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Friday, October 25, 2013

Emily Bronte, Mormon Women, Samurai Warriors, and the Vegan Black Metal Chef: It’s Nanowrimo Time!

November is “National Novel Writing Month,”  “Nanowrimo” for short.  You set a goal to write a novel of at least 50,000 words in thirty days.   You create a profile on the Nanowrimo website, and officially begin to write on November 1st.  Upload the words you write each day, and the site keeps track of how many more you need to write to reach your goal.  At the end of November, you have written a future bestseller. ..or something like that.  J  Easy, right?  Er…not really, but I was game.  Hey, I’m a wannabe writer, right?  So, a couple of years ago, I took the plunge.

Enter LaNelle, a young, attractive Mormon woman who speaks Swahili and hates her dead-end job.  Enter Dagger, a young metal music aficionado, gourmet chef and lover of Italian food who is trying to emulate his hero, the Vegan Black Metal Chef.  (The “VBMC” is a real guy; check out his website.  It’s hysterical!!  And, his recipes literally rock).  These first two characters are from our own time.  The next is not.  Enter Kenji, a seventeenth-century Samurai warrior about to commit ritual suicide.  How do the paths of these three characters cross?  More importantly, what does Emily Bronte have to do with all of this?

Here’s the deal.  I hate Wuthering Heights.  It’s not a love story, as so many movie and TV adaptations would have us believe.  In my mind, it’s a story of revenge among selfish, small-minded characters.  I decided to mock it.  Yes, I know, some people consider this to be one of the greatest nineteenth century books ever written.  And yes, I think the Bronte sisters are all brilliant.  I don’t care.  I hate Catherine and I hate Heathcliff.  I’m glad they both died in the book.  Negative, much?  Of course!  But when it’s Nanowrimo time, you can do whatever you want!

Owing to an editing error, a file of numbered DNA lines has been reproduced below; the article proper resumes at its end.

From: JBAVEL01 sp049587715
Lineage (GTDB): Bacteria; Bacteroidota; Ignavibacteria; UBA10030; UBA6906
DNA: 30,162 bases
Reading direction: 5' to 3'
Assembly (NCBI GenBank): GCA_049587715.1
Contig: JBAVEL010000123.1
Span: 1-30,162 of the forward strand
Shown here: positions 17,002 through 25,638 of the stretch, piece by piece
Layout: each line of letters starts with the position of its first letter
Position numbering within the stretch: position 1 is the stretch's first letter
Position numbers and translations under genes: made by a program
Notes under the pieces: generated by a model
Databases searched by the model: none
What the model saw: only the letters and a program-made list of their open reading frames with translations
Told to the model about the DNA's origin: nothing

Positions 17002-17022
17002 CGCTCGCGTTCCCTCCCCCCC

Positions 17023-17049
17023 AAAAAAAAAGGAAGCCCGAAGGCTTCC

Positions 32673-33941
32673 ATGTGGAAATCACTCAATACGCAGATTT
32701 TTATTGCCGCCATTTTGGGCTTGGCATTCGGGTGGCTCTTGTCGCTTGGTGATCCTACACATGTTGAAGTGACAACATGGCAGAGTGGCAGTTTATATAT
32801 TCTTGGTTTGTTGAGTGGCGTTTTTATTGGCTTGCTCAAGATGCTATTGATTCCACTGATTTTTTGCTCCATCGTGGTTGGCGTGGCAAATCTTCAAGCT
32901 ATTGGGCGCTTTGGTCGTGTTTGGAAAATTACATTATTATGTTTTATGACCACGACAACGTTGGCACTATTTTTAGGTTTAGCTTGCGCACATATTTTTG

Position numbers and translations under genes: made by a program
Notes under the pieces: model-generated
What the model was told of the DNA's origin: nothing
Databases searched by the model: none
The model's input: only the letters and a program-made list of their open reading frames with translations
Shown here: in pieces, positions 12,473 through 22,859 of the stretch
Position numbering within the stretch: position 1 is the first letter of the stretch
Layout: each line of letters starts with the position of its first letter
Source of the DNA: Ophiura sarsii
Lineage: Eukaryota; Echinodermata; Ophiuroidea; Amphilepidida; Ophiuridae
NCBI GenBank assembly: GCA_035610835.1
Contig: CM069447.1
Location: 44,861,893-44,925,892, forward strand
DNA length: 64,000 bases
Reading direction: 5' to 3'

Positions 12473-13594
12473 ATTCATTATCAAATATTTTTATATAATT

LaNelle, Dagger and Kenji are snatched from their own times and homes and plunged into the world of Wuthering Heights, where they interact with each other and the classic book’s characters in interesting ways.   My writing was terrible, my plot went nowhere.  I didn’t get to be a “Nanowrimo Winner,” by reaching 50,000 words, having only reached about 40,000 by November 30th.  But I had fun.  I even plan to finish the story.  Some day!

Here’s the website if you decide to take the plunge and write your own novel.  Come on, I dare you!  And, following is an excerpt from my own pathetic attempt at novel writing the first time I “did Nano.”

PS:  Please don’t think that my description of LaNelle is meant to mock Mormons.  First of all, I am one!  What I wrote was more my way of mocking myself and some less-than-positive attributes I sometimes see when I gaze into the psychic mirror.  Greatly exaggerated, of course.  :-)




By:  Rebecca Bischoff

August 21st, 2011
7:15 p.m.
Allentown, Pennsylvania        

Dagger adjusted the flame and tossed another handful of sliced garlic into the pan.  The eerie yet head-splitting strains of “Haunted Mama” by Outer World, his favorite band, pounded in the background, beating in time to the winter storm that rattled the glass in the window frames and howled with a desperate cry.  Dagger could have sworn the storm sounded like a giant, starving animal trying to claw its way inside the cluttered kitchen.

Onion and garlic sizzled in extra virgin olive oil.  Dagger took a deep breath, savoring the pungent scent that filled his mouth and nose, whipped long, midnight black hair out of his eyes and screamed: